“Affirmative action is rooted in our nation’s fundamental commitment to equality, a commitment this administration woefully lacks and has expressed hostility toward,” said Sherrilyn Ifill, president and director-counsel of the NAACP Legal Defense and Educational Fund.
“Attorney General Sessions reportedly intends to waste taxpayer resources re-litigating last year’s Supreme Court ruling upholding decades of precedent in favor of affirmative action in higher education,” Ifill said.
In two cases, the Supreme Court has ruled that schools have a compelling interest in creating a diverse student body and may use race as one of multiple factors in admissions decisions. In June 2016, the court ruled 4 to 3 that a race-conscious admissions policy at the University of Texas was constitutional.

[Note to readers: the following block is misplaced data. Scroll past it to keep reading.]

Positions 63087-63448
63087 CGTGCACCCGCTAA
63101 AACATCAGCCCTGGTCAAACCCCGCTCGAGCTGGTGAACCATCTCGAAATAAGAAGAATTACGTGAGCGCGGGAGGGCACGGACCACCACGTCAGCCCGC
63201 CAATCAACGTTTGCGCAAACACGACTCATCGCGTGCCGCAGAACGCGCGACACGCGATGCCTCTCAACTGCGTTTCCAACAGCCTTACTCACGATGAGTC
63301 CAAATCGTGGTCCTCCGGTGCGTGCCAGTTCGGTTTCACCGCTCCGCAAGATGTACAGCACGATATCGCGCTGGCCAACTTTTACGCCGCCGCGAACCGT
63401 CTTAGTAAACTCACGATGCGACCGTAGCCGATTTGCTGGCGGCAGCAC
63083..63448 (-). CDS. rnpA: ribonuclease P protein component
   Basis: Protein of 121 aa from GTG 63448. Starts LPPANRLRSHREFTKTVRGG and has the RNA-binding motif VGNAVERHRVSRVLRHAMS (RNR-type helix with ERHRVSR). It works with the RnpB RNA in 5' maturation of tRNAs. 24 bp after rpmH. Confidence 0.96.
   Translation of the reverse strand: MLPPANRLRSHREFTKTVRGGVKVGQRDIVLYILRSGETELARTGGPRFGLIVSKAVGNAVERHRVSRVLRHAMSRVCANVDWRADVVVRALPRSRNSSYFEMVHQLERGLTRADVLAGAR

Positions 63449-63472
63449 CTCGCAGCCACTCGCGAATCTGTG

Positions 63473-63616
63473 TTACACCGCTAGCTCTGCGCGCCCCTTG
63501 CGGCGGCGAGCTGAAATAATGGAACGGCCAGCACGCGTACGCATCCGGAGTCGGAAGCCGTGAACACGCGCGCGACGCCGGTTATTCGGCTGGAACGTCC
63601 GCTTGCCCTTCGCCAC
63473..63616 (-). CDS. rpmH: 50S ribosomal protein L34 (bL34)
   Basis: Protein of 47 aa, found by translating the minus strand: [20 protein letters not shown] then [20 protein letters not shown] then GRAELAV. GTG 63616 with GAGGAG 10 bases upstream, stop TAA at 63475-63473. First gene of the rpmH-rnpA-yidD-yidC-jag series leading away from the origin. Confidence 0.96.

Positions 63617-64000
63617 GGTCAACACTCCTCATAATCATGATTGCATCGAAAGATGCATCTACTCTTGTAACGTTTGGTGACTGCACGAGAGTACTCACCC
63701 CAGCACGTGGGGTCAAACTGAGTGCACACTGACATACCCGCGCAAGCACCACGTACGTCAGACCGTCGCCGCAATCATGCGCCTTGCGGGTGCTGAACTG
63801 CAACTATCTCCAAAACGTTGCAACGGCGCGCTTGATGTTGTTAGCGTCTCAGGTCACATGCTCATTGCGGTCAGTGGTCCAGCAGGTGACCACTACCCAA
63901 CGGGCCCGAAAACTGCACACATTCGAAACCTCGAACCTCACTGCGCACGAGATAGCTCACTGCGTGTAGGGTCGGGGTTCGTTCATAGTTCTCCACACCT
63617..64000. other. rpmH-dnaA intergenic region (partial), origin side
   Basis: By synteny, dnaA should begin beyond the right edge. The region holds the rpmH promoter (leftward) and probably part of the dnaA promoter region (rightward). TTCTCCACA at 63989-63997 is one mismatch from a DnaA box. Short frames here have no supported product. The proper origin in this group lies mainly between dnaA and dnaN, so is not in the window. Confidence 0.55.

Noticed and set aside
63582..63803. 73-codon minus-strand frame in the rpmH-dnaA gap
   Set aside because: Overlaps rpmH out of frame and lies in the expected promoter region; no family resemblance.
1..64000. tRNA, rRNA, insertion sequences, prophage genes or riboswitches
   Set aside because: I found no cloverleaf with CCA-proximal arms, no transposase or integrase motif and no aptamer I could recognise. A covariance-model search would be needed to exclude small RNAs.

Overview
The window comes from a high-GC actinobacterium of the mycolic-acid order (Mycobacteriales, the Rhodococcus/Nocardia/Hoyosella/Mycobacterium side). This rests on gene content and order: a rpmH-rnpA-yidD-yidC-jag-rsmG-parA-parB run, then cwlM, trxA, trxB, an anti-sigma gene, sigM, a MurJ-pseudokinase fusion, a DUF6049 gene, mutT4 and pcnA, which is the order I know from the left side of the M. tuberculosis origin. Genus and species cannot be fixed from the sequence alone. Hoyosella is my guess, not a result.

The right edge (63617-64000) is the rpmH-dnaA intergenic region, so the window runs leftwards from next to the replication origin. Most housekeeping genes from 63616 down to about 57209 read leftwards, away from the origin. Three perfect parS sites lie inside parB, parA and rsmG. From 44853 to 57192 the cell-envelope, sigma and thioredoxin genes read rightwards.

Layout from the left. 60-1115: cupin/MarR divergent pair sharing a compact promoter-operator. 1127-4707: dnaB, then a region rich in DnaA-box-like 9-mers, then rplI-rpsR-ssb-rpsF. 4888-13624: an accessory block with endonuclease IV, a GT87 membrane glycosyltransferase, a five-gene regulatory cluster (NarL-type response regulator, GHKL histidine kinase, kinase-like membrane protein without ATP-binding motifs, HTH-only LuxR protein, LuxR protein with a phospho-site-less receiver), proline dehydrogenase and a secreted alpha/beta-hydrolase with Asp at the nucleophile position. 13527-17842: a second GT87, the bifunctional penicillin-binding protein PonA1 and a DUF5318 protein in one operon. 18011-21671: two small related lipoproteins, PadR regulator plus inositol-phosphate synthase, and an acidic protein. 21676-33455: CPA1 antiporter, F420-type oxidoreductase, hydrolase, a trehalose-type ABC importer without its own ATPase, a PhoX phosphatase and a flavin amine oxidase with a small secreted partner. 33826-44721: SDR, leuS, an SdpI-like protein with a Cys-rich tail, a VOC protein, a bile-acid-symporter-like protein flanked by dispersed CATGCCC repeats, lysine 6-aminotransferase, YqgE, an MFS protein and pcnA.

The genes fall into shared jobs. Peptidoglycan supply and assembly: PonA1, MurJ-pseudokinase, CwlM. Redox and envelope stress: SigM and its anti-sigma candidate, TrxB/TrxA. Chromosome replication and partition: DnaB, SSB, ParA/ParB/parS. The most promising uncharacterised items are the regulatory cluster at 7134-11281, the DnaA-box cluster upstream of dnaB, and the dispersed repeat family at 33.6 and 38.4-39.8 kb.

Critics of affirmative action say the Supreme Court rulings have left an opening to challenge race-conscious policies, and federal cases are pending against Harvard College and the University of North Carolina.
Both cases allege that race-
conscious admissions policies result in discrimination against Asian American applicants.
“Affirmative action in America today is no longer a black-white issue. We are a multiracial, multiethnic nation,” said Edward Blum, president of the anti-affirmative-action Project on Fair Representation. He played a key role in bringing the Texas case to the Supreme Court and has brought the two cases that challenge admissions policies at Harvard and UNC.
Blum said he hopes one or both cases will eventually reach the Supreme Court and he would welcome the Trump administration’s support.